While the world was ringing in the New Year, hackers were creating new ways to exploit unpatched vulnerabilities in PDF documents according to Internet Storm researcher Bohan Zdrnja.
In his blog post, Zdrnja noted the exploited PDF document once infected contains "everything it needs to fully exploit the victim's machine -- it does not have to download anything off the Net." Later in the post he states, "If we are to judge the new year by the sophistication the attackers started using, it does not look too good."
In late December, McAfee also released its Threat Predictions report which can be downloaded in full here, and predicted that Adobe's products will be increasingly targeted by cybercriminals because their usage is so widespread. In its report, McAfee Labs also asserted that Adobe's product exploitation has the capacity to surpass MS Office programs in 2010.
In a section titled, "Malware Writers Love Adobe, Microsoft Products," the report states:
In 2009 McAfee Labs saw an increase in attacks targeting client software. The favorite vector among attackers is Adobe products, primarily Flash and Acrobat Reader. Using "heap spray-like" and other exploitation techniques, malware writers have turned Adobe apps into a hot target. Further, Flash and Reader are among the most widely deployed applications in the world, which provides a higher return on investment to cybercriminals. Based on the current trends, we expect that in 2010 Adobe product exploitation is likely to surpass that of Microsoft Office applications in the number of desktop PCs being attacked.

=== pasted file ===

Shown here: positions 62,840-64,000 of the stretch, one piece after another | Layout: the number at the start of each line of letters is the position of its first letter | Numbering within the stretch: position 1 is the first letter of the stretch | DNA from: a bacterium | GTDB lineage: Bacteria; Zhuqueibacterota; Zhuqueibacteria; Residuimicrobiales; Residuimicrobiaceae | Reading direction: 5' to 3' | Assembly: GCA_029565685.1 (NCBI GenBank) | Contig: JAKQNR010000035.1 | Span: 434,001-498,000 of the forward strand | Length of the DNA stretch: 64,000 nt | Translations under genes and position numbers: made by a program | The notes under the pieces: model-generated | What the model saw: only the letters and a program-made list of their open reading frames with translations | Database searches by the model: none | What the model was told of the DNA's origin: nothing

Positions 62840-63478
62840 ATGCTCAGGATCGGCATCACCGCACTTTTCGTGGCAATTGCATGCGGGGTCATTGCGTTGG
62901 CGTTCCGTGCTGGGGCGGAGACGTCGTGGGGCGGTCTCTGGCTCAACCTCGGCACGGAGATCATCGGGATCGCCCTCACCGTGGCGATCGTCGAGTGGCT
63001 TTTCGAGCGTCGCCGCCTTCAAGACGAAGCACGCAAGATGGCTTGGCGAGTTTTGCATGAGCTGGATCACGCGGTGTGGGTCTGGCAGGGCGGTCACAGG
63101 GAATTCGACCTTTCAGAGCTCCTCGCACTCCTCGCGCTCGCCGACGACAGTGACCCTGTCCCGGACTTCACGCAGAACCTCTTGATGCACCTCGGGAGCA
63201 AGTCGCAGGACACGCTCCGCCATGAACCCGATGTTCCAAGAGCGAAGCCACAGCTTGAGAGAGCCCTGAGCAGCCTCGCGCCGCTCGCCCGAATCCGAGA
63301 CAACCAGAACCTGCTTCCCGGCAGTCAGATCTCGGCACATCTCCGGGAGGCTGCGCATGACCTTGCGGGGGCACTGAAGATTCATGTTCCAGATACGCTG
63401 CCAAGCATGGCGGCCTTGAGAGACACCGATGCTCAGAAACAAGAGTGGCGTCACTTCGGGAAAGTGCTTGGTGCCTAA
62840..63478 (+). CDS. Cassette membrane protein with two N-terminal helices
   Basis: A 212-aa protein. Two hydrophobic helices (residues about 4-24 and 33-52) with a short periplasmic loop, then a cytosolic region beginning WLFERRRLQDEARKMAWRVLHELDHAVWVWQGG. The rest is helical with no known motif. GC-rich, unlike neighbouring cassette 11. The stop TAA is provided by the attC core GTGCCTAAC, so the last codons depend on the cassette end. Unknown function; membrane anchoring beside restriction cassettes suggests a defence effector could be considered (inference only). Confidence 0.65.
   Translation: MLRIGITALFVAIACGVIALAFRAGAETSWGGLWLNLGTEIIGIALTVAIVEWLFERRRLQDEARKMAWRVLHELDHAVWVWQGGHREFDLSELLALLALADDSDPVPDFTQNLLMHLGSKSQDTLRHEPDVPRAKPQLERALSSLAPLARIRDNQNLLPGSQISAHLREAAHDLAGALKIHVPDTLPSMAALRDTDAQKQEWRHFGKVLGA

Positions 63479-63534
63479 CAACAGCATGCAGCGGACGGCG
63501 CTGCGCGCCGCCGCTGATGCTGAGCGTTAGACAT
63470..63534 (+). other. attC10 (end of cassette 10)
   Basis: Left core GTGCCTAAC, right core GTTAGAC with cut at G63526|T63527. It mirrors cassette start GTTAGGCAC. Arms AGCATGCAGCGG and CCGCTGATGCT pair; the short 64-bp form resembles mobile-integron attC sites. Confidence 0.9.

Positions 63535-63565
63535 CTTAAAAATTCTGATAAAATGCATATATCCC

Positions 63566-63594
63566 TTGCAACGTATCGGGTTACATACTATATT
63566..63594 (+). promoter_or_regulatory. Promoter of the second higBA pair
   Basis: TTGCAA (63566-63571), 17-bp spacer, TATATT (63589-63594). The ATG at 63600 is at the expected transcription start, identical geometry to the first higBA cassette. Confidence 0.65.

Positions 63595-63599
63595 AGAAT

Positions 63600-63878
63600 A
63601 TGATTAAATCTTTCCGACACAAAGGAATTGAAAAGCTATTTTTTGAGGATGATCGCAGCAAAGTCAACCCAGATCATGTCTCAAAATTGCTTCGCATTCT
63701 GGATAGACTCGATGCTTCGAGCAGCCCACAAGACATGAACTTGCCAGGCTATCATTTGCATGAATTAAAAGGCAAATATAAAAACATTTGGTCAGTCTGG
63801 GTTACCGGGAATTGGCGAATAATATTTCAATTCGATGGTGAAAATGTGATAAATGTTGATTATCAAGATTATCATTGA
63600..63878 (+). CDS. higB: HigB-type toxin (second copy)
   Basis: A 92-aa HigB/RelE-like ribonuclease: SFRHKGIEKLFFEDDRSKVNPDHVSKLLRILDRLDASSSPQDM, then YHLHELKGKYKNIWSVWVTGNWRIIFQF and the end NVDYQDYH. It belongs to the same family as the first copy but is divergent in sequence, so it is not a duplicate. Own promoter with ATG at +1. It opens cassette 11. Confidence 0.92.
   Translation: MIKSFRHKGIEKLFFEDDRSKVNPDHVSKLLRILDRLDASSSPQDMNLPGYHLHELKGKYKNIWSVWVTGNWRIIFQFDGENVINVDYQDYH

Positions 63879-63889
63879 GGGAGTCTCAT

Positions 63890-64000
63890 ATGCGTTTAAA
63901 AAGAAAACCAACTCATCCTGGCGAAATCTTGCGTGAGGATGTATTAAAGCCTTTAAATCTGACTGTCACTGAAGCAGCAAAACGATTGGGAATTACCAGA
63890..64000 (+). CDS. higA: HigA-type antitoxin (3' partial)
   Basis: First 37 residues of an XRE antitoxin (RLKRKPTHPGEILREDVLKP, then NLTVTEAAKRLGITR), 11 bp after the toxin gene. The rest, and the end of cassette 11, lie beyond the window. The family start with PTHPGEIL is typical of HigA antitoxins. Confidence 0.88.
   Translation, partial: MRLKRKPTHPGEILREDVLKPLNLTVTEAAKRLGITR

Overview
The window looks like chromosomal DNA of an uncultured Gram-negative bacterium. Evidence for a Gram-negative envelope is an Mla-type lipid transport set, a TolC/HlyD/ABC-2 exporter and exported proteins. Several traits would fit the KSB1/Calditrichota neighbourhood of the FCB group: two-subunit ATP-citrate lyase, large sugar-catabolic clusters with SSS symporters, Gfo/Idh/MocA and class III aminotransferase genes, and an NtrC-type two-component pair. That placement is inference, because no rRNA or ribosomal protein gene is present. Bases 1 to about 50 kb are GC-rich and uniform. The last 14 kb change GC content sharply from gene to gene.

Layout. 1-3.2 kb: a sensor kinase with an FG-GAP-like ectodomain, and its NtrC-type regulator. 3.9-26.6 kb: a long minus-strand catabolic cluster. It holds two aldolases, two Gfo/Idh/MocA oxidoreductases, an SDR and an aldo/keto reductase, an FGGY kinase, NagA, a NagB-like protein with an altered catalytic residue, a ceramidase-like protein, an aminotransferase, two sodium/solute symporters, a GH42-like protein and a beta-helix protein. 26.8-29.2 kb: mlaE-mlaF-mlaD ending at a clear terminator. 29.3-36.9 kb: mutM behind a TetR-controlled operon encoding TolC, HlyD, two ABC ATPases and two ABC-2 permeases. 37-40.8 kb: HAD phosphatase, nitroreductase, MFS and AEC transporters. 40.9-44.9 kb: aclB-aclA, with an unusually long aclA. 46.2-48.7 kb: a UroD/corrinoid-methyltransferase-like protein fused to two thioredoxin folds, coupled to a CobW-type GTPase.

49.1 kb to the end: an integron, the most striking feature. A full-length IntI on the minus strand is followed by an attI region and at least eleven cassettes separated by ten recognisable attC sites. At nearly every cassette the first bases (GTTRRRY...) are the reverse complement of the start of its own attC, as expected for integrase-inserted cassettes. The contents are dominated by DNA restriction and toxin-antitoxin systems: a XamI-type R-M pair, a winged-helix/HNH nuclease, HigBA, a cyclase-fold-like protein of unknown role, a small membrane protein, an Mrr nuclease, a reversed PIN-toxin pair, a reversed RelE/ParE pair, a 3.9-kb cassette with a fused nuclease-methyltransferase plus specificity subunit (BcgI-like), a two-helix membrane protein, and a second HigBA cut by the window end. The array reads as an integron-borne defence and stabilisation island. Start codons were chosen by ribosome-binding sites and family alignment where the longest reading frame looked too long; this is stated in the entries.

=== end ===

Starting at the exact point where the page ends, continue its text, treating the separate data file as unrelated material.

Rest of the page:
For its part, Adobe's director of product security and privacy, Brad Arkin in a blog posted mid-December listed January 12th as the target ship date for the update "to remediate vulnerability CVE-2009-4324." The full blog post can be found here.
Planet PDF talks with another Master of the PDF Universe, Eugene Y. Xiong, Founder and Chairman of the Board at Foxit Software Inc. in Fremont California. Xiong is a quiet yet astounding achiever, you (usually) won't find him talking at conferences, exhibits, or publishings, but what you will find is the result of his leadership in places you would never expect.
OK, so you want to stamp your document. Maybe you need to give reviewers some advice about the document's status or sensitivity. This tip from author Ted Padova demonstrates how to add stamps with the Stamp Tool along with related comments.